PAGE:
Durham’s Black History Month helps voices be heard

Tala Lumbu, leader of the Black Stars Spoken Word Team. Photo credit: Courtesy of Tala Lumbu

A volunteer experience at an Ajax event propelled a then Grade 12 student and her poetry club to larger performing stages – including an upcoming Durham Black History Month event.

Tala Lumbu, 19, started her poetic performance journey with the Notre Dame Catholic Secondary School Spoken Word Team in Grade 10. The group performed at school events with researched topics like mental health.

Lumbu re-created the group in Grade 12 because it had fizzled out and she missed performing.

In 2019, Lumbu met the volunteer coordinator for Durham Black History Month (BHM) at church and asked if her club could participate in the event.

They’ve been part of it ever since.

The group renamed itself the Black Stars Spoken Word Team, after not being able to use the school’s name for administrative reasons.

“We actually performed using that name because we kind of went on tour after our debut performance at the Durham event,” says Lumbu.

“We just came up with a new name, that’s who we are now, yeah, of course, a lot of fun.”

Durham BHM is holding its 14th annual event on Feb. 6 with the theme being the Feast of Black Excellence.

In previous years, the event was at J. Clarke Richardson Collegiate in Ajax, but the event has moved remotely due to COVID-19.

The event is free and showcases performing artists like Lumbu and the Black Stars Spoken Word Team.

“We wanted to use the principles of Kwanzaa… what does it mean to our people, how are we able to connect those principles and implement it into our lives,” Lumbu explains.

“I brought it up to my group because my family celebrates Kwanzaa [and] before I was even born.”

Lumbu explains the group performance will be pre-recorded to ensure the presentation goes smoothly.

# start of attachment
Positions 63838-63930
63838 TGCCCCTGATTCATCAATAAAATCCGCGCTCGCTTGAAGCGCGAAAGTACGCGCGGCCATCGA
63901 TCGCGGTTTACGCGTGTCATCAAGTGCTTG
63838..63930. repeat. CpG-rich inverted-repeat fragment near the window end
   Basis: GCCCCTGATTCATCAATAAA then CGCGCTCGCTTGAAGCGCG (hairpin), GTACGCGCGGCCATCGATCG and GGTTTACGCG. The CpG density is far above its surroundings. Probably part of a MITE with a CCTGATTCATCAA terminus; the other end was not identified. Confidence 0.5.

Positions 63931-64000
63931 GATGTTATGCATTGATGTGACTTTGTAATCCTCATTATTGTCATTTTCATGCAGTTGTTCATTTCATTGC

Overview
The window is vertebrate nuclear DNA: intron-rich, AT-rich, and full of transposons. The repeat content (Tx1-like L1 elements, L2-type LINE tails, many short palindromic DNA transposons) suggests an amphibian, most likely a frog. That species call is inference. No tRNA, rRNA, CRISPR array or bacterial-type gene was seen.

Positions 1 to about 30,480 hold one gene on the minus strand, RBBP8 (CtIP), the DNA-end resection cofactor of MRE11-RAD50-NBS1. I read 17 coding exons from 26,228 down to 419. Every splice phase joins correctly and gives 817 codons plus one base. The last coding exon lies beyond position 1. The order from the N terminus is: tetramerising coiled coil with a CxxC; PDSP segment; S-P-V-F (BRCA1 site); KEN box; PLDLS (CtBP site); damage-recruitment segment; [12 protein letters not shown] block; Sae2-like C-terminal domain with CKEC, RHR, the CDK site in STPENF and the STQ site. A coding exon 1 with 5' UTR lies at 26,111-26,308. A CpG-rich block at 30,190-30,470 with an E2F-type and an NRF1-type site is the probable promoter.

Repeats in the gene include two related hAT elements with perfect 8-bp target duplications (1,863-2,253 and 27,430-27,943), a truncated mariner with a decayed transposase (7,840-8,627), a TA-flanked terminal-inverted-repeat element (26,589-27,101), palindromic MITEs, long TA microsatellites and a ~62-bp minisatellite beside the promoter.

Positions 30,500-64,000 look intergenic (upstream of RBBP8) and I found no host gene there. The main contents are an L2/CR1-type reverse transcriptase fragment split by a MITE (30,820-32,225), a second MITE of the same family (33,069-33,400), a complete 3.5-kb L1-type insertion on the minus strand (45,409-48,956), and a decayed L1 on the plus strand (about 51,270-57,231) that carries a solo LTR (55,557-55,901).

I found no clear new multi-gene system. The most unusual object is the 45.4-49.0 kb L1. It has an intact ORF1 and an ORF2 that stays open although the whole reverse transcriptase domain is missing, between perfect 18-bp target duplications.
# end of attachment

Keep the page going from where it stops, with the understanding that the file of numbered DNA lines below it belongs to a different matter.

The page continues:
“We’re all kind of scattered around Durham and the country,” says Lumbu.

Three of the members are out of Notre Dame including Lumbu, and four of the members still attend the school.

“We have a member who lives in Quebec, and it’s kind of difficult for to be [at the event] on time and kind of be present so and connections are kind of off,” Lumbu explains.

Nicole Griffith, an executive committee member for Durham BHM, has volunteered her time planning the event for six years.

“I’m behind the scenes I’m not the person in front so I’m helping to do all the administrative and coordinating people, that’s my love, my profession,” says Griffith.

The volunteers of Durham BHM faced challenging moments setting up the first virtual event.

“So many months had been talking about how exactly we will do it…what resources, can we extend to what can we actually afford in terms of the budget and the sponsorship that we normally have on an annual basis,” says Griffith.

“That was quite the learning curve.”

The volunteers found luck with a partnership to help with the virtual production.

One thing the performers and organizers of Durham BHM will miss is the audience interaction.

“I love performing arts, I love to see the audience reaction, it’s such a joy to see all these ideas come to life,” says Griffith.

“I guess they’re streaming it live so that’s really great, but I really missed the live interactions with the audience,” adds Lumbu.

“You can say something, and they’ll be like, ‘yes, yes I believe you’.”

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